Polychlorinated biphenyls (PCBs) were phased out of use decades ago, but they remain environmentally persistent and can still be found in people’s blood. PCBs have also been shown to disrupt endocrine signaling, leading to their classification as endocrine disrupting compounds (EDCs).
Praedicat has profiled several other EDCs that have become widely known: bisphenol A, phthalates, tributyltin, polybrominated diphenyl ether flame retardants, and more. A hypothesis that’s been gaining attention over the last few years is that in addition to the effects of EDCs on the people who ingest them, they can also affect their children and even grandchildren and beyond. An exposure that can manifest as harm to grandchildren and beyond is called transgenerational.
Research on transgenerational effects is still in its infancy, but results akin to those in the linked study are common. A fetus’s exposure to EDCs while in utero can alter gene expression, metabolic parameters, and even behaviour several generations down the line. It is not yet known whether these results will transfer to humans, but initial research into the daughters and granddaughters of women who took diethylstilbestrol (DES) while pregnant suggests that they may have increased risk of various cancers.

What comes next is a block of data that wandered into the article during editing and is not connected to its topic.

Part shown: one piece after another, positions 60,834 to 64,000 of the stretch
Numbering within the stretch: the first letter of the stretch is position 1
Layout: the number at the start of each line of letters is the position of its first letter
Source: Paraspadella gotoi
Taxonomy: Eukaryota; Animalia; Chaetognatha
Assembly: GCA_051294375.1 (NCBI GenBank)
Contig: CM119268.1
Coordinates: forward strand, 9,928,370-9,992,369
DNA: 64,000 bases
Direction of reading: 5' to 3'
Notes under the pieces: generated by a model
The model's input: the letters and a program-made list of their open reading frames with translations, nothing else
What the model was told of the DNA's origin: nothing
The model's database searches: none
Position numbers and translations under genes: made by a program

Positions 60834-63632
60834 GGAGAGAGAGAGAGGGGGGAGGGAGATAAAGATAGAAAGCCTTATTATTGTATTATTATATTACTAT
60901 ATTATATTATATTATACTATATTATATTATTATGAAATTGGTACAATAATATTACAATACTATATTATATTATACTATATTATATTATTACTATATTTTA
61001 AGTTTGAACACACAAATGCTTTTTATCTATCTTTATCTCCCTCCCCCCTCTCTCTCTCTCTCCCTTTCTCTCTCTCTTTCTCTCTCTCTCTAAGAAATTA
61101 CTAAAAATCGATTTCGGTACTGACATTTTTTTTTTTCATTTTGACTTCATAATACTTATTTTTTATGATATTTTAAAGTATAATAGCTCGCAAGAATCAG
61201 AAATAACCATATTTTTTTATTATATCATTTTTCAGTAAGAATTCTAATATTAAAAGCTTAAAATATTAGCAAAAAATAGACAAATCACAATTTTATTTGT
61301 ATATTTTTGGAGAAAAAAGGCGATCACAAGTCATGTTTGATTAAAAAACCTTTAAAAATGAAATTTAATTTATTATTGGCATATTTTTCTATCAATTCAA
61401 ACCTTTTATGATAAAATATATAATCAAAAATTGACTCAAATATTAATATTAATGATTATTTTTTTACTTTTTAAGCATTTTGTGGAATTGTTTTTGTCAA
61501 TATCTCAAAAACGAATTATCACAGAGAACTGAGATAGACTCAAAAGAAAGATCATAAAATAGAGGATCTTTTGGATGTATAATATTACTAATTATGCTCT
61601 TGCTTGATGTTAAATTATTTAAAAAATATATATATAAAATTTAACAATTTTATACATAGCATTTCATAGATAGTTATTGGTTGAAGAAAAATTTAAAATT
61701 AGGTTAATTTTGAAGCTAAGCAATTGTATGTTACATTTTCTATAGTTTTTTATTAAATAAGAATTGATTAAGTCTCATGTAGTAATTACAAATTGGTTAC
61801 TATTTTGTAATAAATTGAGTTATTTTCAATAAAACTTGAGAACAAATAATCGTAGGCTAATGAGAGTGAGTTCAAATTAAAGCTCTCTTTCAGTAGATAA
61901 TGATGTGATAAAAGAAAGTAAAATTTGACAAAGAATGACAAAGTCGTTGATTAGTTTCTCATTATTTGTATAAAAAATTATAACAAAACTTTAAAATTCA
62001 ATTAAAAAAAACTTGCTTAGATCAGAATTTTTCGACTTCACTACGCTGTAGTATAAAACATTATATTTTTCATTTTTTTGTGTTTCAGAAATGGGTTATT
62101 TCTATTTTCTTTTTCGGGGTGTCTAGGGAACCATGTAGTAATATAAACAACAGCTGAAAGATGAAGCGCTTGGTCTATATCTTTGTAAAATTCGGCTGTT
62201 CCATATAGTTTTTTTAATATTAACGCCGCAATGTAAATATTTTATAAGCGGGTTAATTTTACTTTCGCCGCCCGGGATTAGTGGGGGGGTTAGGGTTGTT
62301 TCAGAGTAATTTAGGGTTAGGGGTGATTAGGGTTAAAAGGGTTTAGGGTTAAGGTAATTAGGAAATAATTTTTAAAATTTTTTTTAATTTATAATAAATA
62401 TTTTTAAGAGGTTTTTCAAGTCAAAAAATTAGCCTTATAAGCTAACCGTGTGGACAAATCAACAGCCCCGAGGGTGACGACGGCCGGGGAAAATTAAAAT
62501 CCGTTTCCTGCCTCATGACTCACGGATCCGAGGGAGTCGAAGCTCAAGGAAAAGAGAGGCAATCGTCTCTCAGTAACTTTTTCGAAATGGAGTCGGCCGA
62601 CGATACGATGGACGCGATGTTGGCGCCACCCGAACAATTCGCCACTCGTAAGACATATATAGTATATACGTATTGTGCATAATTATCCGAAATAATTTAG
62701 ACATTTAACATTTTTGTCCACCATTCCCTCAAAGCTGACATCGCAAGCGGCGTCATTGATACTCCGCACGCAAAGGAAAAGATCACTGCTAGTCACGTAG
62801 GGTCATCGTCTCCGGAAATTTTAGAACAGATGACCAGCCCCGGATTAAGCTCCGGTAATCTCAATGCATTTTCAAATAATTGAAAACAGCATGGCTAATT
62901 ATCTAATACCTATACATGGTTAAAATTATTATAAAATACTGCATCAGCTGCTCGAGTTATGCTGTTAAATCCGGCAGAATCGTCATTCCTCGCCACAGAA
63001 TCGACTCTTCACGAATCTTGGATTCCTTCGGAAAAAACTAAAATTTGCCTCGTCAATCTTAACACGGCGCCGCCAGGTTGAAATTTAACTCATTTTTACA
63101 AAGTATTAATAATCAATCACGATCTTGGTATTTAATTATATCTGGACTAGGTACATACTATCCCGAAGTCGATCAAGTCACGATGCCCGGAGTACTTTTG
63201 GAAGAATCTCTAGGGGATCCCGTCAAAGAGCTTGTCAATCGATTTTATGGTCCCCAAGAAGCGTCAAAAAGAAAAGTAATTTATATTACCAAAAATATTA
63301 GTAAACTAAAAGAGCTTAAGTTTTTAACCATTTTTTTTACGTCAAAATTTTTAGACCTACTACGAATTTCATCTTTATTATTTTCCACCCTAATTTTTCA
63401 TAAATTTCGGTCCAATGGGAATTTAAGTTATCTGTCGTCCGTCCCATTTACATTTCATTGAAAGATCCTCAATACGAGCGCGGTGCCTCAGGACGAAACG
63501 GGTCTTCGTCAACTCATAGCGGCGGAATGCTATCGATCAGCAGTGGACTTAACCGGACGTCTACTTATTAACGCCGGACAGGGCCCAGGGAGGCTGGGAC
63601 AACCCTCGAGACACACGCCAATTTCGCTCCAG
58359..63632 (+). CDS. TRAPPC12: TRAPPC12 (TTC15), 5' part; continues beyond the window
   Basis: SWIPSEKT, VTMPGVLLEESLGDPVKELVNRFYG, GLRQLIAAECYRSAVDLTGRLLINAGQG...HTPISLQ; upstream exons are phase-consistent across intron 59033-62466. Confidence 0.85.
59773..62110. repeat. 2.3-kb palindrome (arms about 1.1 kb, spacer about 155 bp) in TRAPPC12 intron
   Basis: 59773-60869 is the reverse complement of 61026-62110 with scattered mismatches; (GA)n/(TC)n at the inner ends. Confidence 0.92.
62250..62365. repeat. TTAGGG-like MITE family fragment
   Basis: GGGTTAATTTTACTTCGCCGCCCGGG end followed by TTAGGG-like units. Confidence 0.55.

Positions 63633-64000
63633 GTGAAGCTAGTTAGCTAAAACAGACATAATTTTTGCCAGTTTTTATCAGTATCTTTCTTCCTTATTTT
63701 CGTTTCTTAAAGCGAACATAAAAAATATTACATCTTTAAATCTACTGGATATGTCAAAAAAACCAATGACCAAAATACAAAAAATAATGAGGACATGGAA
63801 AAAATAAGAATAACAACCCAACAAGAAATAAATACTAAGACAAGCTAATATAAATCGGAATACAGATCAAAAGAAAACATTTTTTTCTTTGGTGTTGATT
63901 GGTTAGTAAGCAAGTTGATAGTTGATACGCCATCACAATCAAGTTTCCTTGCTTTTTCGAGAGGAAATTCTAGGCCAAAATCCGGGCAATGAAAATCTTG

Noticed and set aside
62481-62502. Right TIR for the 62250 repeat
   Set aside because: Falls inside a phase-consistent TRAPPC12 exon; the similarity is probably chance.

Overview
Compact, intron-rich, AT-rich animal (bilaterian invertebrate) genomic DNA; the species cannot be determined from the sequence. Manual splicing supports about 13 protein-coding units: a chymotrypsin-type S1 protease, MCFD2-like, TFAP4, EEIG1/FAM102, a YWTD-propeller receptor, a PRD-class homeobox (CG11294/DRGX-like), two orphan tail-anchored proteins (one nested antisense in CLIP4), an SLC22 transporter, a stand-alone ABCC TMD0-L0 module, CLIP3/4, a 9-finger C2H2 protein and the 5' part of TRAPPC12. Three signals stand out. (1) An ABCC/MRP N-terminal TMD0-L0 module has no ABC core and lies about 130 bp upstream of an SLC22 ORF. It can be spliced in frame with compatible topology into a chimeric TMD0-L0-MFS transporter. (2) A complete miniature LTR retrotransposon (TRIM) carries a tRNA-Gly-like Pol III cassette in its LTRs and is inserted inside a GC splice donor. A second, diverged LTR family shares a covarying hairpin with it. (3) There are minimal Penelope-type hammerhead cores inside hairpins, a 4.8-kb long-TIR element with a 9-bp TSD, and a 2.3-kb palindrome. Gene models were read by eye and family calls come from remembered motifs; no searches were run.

In general, tort law does not support the notion that a party owes a duty to a person who wasn’t even conceived, making transgenerational claims difficult to pursue. Nevertheless, grandchildren of DES have filed lawsuits and received settlements for their health claims, although to our knowledge none have gone to trial. What might this mean for the “long tail” risk of EDCs?
These results showing transgenerational effects of EDCs have implications for humans, as we are now in the 3rd generation since the Chemical Revolution of the mid-twentieth century, and even banned chemicals such as PCBs have a persistent imprint on the health of our descendants.